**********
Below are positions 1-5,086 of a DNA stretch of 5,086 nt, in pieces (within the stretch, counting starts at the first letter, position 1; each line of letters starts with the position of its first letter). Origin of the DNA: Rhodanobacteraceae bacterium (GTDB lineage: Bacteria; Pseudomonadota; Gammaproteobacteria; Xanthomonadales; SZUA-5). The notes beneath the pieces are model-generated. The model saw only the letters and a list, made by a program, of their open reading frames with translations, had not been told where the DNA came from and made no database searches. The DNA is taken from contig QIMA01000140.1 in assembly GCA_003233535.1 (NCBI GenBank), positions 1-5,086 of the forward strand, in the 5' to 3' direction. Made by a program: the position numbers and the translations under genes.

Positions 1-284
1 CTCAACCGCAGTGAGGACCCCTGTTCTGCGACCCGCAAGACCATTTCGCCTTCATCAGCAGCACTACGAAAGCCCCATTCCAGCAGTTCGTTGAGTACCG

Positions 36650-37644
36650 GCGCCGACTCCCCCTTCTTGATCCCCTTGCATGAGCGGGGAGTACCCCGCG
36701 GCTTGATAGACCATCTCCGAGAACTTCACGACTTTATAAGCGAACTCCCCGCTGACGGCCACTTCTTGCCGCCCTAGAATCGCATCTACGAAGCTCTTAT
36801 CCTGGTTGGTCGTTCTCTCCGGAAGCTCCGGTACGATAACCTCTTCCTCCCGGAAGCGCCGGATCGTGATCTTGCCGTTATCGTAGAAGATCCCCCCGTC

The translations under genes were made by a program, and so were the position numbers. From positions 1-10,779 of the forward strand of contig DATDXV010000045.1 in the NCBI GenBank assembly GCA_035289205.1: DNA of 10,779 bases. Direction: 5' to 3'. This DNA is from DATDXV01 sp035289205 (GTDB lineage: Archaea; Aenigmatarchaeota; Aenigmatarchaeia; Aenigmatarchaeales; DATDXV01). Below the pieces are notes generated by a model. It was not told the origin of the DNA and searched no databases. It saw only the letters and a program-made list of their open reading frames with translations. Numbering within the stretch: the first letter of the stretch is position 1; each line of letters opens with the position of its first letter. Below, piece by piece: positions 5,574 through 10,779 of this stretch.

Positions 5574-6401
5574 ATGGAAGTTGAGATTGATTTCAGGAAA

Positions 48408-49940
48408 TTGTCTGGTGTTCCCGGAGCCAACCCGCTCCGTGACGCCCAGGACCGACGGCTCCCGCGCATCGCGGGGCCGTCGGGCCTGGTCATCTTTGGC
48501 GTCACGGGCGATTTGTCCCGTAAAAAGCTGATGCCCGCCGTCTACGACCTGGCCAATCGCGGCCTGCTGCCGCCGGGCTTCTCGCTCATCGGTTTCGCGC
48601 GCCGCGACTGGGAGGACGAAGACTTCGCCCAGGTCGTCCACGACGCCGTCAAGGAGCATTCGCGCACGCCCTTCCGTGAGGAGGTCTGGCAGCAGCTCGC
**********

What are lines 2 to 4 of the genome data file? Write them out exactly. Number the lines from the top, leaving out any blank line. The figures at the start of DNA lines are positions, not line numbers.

Positions 1-284
1 CTCAACCGCAGTGAGGACCCCTGTTCTGCGACCCGCAAGACCATTTCGCCTTCATCAGCAGCACTACGAAAGCCCCATTCCAGCAGTTCGTTGAGTACCG

Positions 36650-37644